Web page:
They are ready to roll.
A fleet of 75 school buses sits ready in the Central Okanagan School District operations yard in Rutland. The routes have been tweaked, the buses have been checked over and come Tuesday morning, drivers will head out on 65 different routes across the Central Okanagan, transporting close to 6,000 students to school and picking them up again.
“It’s exciting,” said David Misener, the Central Okanagan School District transportation manager. “The two weeks leading up to the start of school is very hectic and busy, but we have been doing it as a group for a number of years so we have a good handle on opening week.”
Misener is in charge of all things transportation in Central Okanagan, and while there are changes in what families may or may not have to pay when it comes to busing costs (see story, page __), Misener and his crew of 95 staff members, including drivers, mechanics and office staff, are only concerned with picking up and dropping off students safely and in a timely fashion.
“We’re transporting more students to school every day than there are students in some school districts in the province,” he said. “It’s a big operation, one of the biggest in the province. We’re larger than city transit and we’re able to go into some places they can’t. At year-end we are processing 6,000 students. On an average day there would be about 5,500 because not everyone rides the bus every day.”
Before heading out on their route each school morning, drivers must do a complete inspection of the bus. They then head out on their route, picking up an average of 50 to 80 students per bus, depending on the size of the vehicle.
Their main concern is student safety. If the bus can stop completely off the road, the driver may opt to not engage the stop sign and flashing red lights that tells other drivers to stop and let kids cross the road. If there is any safety question, the stop sign and lights will be on and drivers are reminded to stop behind a school bus with flashing red lights.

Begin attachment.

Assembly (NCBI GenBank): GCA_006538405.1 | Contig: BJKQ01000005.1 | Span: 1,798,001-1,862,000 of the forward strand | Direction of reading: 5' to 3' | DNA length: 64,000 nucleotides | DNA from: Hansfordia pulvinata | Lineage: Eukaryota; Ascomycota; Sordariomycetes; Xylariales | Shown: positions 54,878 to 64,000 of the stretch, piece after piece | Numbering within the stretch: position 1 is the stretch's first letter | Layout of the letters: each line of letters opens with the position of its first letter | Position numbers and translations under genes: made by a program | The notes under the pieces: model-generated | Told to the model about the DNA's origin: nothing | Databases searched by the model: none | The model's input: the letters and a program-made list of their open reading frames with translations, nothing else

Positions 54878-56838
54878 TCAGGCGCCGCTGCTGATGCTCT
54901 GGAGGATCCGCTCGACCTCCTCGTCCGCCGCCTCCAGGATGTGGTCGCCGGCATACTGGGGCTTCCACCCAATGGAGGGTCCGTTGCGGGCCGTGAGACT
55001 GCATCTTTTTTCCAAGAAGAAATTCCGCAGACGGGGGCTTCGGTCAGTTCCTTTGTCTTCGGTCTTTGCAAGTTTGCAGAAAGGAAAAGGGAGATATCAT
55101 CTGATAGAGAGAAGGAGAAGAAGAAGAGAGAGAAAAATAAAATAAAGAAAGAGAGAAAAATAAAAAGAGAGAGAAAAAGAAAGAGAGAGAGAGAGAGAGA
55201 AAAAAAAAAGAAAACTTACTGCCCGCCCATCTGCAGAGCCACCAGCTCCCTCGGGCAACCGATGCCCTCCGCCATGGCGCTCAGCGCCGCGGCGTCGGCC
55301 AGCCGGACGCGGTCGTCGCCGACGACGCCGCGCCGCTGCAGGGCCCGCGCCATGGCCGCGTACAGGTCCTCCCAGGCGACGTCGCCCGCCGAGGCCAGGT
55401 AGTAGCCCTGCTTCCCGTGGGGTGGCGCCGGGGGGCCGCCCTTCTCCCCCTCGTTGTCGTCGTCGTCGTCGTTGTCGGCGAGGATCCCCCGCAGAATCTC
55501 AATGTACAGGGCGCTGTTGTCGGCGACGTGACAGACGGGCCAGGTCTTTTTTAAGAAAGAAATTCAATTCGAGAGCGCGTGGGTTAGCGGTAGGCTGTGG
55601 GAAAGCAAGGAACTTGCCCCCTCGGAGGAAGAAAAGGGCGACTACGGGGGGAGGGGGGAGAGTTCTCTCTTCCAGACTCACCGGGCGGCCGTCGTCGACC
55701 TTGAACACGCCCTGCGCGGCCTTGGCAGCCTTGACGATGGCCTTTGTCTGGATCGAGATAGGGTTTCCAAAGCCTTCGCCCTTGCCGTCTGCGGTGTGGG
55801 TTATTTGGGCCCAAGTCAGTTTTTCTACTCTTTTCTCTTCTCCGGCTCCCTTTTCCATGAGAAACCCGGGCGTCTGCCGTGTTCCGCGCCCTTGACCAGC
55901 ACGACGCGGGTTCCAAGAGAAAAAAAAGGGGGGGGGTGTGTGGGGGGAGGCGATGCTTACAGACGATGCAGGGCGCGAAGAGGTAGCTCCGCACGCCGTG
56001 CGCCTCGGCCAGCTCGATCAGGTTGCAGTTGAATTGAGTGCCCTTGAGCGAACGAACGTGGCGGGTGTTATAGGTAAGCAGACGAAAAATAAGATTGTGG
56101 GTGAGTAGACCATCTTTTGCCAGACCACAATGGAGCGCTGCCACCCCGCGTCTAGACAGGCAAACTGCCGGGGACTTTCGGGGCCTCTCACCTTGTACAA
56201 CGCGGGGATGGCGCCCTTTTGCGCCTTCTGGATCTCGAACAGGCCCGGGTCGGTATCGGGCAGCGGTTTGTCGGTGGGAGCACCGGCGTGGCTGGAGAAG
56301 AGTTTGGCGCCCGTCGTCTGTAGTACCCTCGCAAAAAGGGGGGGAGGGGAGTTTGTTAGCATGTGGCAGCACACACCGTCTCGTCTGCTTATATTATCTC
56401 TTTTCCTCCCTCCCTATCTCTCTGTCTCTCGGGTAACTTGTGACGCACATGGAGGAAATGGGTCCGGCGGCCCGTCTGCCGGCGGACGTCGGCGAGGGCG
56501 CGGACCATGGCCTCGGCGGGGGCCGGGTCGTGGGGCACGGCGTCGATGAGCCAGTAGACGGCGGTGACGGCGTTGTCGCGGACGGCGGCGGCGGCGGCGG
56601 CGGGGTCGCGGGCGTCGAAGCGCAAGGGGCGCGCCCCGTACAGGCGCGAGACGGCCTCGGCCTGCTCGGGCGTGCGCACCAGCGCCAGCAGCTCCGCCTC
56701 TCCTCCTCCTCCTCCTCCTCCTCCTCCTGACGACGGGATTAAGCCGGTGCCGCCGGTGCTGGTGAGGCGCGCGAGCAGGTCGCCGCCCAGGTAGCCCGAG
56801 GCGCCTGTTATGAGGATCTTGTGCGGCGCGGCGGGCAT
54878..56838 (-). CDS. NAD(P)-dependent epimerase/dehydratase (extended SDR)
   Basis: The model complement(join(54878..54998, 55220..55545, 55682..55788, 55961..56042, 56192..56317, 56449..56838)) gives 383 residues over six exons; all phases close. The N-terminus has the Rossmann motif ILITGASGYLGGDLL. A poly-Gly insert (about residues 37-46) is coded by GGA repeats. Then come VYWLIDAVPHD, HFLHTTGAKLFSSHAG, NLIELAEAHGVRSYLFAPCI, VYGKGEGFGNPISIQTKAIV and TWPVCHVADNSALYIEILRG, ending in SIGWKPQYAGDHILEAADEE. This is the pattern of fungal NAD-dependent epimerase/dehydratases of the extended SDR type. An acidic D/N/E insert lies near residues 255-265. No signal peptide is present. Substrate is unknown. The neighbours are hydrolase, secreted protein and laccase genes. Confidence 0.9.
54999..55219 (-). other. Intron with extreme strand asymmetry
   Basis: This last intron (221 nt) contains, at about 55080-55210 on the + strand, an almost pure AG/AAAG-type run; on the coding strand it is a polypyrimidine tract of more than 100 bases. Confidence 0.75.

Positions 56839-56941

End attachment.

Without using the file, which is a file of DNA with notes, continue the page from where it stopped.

It’s a demanding job with energetic students heading to school and home from school each day.
“It’s very demanding,” agreed Misener, who joined the school district in 2007 after a career in the Canadian armed forces. “You might have up to 80 students on board and you have to follow all the rules of the road, hitting your stops. We try to design the routes so that students don’t have to cross the road. We’re talking to parents, principals, vice-principals and the school board all the time. I believe we are pretty flexible. If we see a need somewhere we make changes.”
Of the school district’s 75-strong bus fleet, about one-third are powered by compressed natural gas fuel while the rest are diesel-powered with one special needs bus being run on propane. All of the buses are approved to go on the road, however 10 or so remain on stand-by when the buses roll each morning. Each of them has a life-span of about 12 to 15 years or between 325,000 and 400,000 kilometres before they are taken out of service and can be used for spare parts or sold.